We sincerely hope this information helps you in understanding the Social Security Administration when dealing with a disability and PPS.
Select the link below to obtain the latest Social Security Rulings passed in June 2003. There are further subtopic links of interest, so please be sure and read all the way to the bottom of this important link to find all the valuable info! Click below:
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Here is an explanation of Social Security's five-step process to determine if a person with Post-Polio Syndrome qualifies for Social Security Disability Income:
STEP ONE simply determines if an individual is "working (engaging in substantial gainful activity)" according to the SSA definition. Earning more than $860 a month as an employee, is enough to be disqualified from receiving Social Security disability benefits.
STEP TWO implies that the post-polio syndrome disability must be severe enough to significantly limit one’s ability to perform basic work activities needed to do most jobs. For example:
STEP THREE is Social Security disability adjudication; post-polio sequelae refer to multiple physical and mental disorders that may be demonstrated by polio survivors many years after an acute polio infection. Motor weakness is the most common residual of acute polio infection and is usually manifested by observable weakness, muscle atrophy, and reduced peripheral reflexes.
In the absence of contrary evidence, as long as the medical findings support a reasonable medical nexus between the prior polio infection and the present manifestation of any one or combination of the disorders discussed. Social Security Ruling 03-1p (early advanced degenerative arthritis, sleep disorders, respiratory insufficiency and various mental disorders), Social Security will find the claimant has post polio sequelae. Furthermore, the criteria found in medical listing 11.11 (anterior poliomyelitis) are applicable to post polio sequelae.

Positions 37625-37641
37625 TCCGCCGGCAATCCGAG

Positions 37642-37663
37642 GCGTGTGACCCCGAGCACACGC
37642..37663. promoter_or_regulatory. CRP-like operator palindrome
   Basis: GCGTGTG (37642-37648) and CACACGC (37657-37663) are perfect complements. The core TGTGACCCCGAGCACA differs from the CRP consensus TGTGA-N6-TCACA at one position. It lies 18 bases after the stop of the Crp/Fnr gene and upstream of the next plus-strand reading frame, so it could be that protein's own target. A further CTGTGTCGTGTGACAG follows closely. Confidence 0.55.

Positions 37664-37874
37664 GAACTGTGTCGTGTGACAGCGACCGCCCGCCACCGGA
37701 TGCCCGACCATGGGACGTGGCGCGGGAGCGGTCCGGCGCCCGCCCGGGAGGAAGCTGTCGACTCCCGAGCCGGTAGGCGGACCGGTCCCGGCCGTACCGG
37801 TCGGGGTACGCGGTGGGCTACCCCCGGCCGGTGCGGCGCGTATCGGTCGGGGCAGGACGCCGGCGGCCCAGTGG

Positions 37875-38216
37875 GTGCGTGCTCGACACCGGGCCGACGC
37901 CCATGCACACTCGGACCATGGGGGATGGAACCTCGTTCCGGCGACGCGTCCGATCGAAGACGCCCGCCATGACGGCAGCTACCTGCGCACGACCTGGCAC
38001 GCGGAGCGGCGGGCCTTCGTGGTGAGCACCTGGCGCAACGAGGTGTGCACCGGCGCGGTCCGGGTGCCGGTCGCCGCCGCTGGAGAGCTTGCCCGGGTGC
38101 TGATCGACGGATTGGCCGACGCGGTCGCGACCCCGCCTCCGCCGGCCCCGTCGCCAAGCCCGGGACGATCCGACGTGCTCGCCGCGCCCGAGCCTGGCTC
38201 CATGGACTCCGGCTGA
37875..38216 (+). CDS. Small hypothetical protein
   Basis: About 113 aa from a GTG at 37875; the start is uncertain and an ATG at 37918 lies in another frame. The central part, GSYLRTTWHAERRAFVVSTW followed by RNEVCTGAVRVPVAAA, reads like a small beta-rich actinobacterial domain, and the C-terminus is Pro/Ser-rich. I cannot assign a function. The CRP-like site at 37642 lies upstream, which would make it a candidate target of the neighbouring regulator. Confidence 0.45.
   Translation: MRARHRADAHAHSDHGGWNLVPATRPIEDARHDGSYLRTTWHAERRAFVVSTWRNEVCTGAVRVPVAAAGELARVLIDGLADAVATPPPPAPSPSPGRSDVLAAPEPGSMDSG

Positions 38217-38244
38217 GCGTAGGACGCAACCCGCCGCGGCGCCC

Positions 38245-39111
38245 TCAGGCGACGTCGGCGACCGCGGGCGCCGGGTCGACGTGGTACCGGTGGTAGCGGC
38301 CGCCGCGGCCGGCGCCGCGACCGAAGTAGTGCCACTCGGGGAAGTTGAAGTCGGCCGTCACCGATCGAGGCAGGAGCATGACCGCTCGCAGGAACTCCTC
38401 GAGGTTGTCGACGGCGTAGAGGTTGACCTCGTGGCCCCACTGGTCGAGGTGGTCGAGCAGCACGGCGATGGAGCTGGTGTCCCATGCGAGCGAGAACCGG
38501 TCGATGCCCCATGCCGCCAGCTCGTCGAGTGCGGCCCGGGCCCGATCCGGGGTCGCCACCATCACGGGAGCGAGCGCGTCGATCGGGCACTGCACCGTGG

If any of the following are present the claimant will be found to be disabled:
1. Persistent difficulty with swallowing or breathing;
2. Unintelligible speech; and
3. Disorganization of motor function as found in medical listing 11.04B, i.e., significant persistent disorganization of motor function in two extremities, resulting in sustained disturbance of gross and dexterous movements, or gait and station. The findings presented by the claimant may meet the preceding or be found to “medically equate” the preceding.
STEP FOUR explores the ability of an individual to perform work he has done in the past despite his post-polio syndrome disability. If SSA finds that a person can do his past work, benefits are denied. If the person cannot, then the process proceeds to the fifth and final step.
STEP FIVE looks at age, education, work experience and physical/mental condition to determine what other work, if any, the person can perform. To determine post-polio syndrome disability, SSA enlists vocational rules, which vary according to age.
For example, if a person is:
Under age 50 who has the symptoms of post-polio syndrome, unable to perform what SSA calls sedentary work, then SSA will reach a determination of disabled. Sedentary work requires the ability to lift a maximum of 10 pounds at a time, sit six hours and occasionally walk and stand two hours per eight-hour day.
Age 50 or older and, due to his post-polio syndrome disability, limited to performing sedentary work but has no work-related skills that allow him to do so, SSA will reach a determination of disabled.
Over age 60 and, due to his post-polio syndrome disability, unable to perform any of the jobs he performed in the last 15 years, SSA will likely reach a determination of disabled.
Any age and, because of post-polio syndrome, has a psychological impairment that prevents even simple, unskilled work, SSA will reach a determination of Post-Polio Syndrome disabled.